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Expect a slowdown in job growth, experts say

MINNEAPOLIS -- Jobs prognosticators expect a bit of a bad turn in 2007. The economists and staffing industry don't see jobs going away, overall. But between a couple of optimistic forecasts and one recession prediction, many opinions cluster in t...

MINNEAPOLIS -- Jobs prognosticators expect a bit of a bad turn in 2007.

The economists and staffing industry don't see jobs going away, overall. But between a couple of optimistic forecasts and one recession prediction, many opinions cluster in the middle, expecting job growth to be about half that of this year -- "a softened job pace," according to one, and "a subtle downward shift," according to another.

That same middle group also sees no signs that labor shortages will quicken the pace of raises, so they expect a continuation of this year's average raise of 3 percent to 3.5 percent.

For individuals looking ahead, everything depends on what work they do. Accountants, engineers, IT professionals and nurses still will be in high demand, according to the predictions. Not so for many who work in real estate or construction.

Still, the overall trend matters to everyone, because the reduced circumstances of some tend to spill over into the livelihoods of others.

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Unemployed carpenters, for example, will cut back on their cable channels, stop in at fewer restaurants and hold off buying their next cars.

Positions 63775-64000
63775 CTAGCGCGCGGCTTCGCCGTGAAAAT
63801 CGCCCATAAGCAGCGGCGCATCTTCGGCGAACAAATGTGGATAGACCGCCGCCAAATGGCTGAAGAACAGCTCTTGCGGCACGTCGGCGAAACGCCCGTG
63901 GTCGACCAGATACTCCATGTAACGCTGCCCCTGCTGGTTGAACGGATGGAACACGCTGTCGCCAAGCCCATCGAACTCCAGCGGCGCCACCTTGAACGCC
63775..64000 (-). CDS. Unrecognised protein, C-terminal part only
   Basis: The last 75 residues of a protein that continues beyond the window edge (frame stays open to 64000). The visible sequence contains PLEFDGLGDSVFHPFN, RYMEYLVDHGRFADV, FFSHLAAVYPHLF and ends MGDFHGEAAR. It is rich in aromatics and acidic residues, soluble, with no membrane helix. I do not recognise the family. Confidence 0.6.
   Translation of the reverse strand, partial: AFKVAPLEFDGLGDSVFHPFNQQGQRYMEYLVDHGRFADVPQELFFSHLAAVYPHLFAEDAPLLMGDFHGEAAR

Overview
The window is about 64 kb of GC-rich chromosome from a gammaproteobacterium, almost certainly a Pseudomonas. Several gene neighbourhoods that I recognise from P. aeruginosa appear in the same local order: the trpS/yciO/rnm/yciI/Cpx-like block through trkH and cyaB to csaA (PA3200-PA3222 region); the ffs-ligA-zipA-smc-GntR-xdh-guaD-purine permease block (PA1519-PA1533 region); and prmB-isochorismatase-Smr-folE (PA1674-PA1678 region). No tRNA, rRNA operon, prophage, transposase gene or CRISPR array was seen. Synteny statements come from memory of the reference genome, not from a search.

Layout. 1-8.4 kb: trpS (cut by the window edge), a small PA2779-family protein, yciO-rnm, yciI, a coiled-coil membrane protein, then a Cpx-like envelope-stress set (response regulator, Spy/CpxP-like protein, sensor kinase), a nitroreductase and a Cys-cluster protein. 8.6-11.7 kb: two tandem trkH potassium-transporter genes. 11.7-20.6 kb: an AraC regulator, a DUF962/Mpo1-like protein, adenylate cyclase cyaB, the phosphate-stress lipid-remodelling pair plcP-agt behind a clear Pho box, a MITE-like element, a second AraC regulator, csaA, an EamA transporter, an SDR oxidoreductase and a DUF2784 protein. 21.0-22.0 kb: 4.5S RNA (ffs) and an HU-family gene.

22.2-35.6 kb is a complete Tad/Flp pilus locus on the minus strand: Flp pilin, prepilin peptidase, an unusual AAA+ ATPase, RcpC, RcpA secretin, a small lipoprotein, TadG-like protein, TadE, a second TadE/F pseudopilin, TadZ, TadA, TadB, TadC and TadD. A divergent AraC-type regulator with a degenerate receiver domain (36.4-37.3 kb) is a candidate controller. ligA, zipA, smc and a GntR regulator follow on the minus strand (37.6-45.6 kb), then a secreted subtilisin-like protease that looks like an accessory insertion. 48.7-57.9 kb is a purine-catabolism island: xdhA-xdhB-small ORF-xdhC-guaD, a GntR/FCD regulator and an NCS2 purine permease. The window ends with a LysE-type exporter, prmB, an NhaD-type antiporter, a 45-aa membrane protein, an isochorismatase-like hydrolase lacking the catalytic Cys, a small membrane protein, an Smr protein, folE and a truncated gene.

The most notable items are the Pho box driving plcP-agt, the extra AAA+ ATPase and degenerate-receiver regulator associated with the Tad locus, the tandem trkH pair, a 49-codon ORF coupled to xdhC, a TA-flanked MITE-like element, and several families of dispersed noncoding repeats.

The Minnesota Department of Employment and Economic Development projects the state will add 38,000 jobs by next fall, down from 69,000 during the previous 12 months.

According to the department, the only substantial losses to come are in construction, down 2,000. The strongest job growth in Minnesota will be in education and health care, professional and business services, and leisure and hospitality.

Those were the same ups and downs in most of the 2007 predictions for Minnesota and the country as a whole.

Some lists of "hot jobs" came up with more specifics: sales representatives, translators, transportation workers (especially railroad), legal secretaries and auto mechanics.

Some of the hardest hit will be skilled tradespeople in construction, such as plumbers and carpenters.

Mike Tappe, owner of Tappe Construction Co. in Eagan, Minn., employs 365 carpenters as a subcontractor, mostly to housing builders.

With homebuilding permits down from 1,432 units in November 2005 to 866 last month, Tappe said his revenue is down 20 percent this year. He expects another 20 percent drop next year, with the sharpest decline in the first six months. Tappe has cut overtime hours for his carpenters, but he's proud that he hasn't laid off any of them -- especially as resumes pour in from other out-of-work carpenters.

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"The times right now are very serious for everybody in the home-building industry," he said.

Minnesota state economist Tom Stinson predicted that the state will add 20,000 jobs between the fourth quarter of this year and that of 2007. He projects 9,000 more jobs in health care and social assistance, and 6,000 more in professional and business services, but 6,000 fewer in construction and 2,000 fewer in manufacturing.

"There's a bunch of stuff that's less than sunny going on," he said.

Wells Fargo senior economist Scott Anderson, in Minneapolis, also predicted a slowdown, with Minnesota's payrolls going up 1.1 percent in 2007, compared with 2 percent this year.

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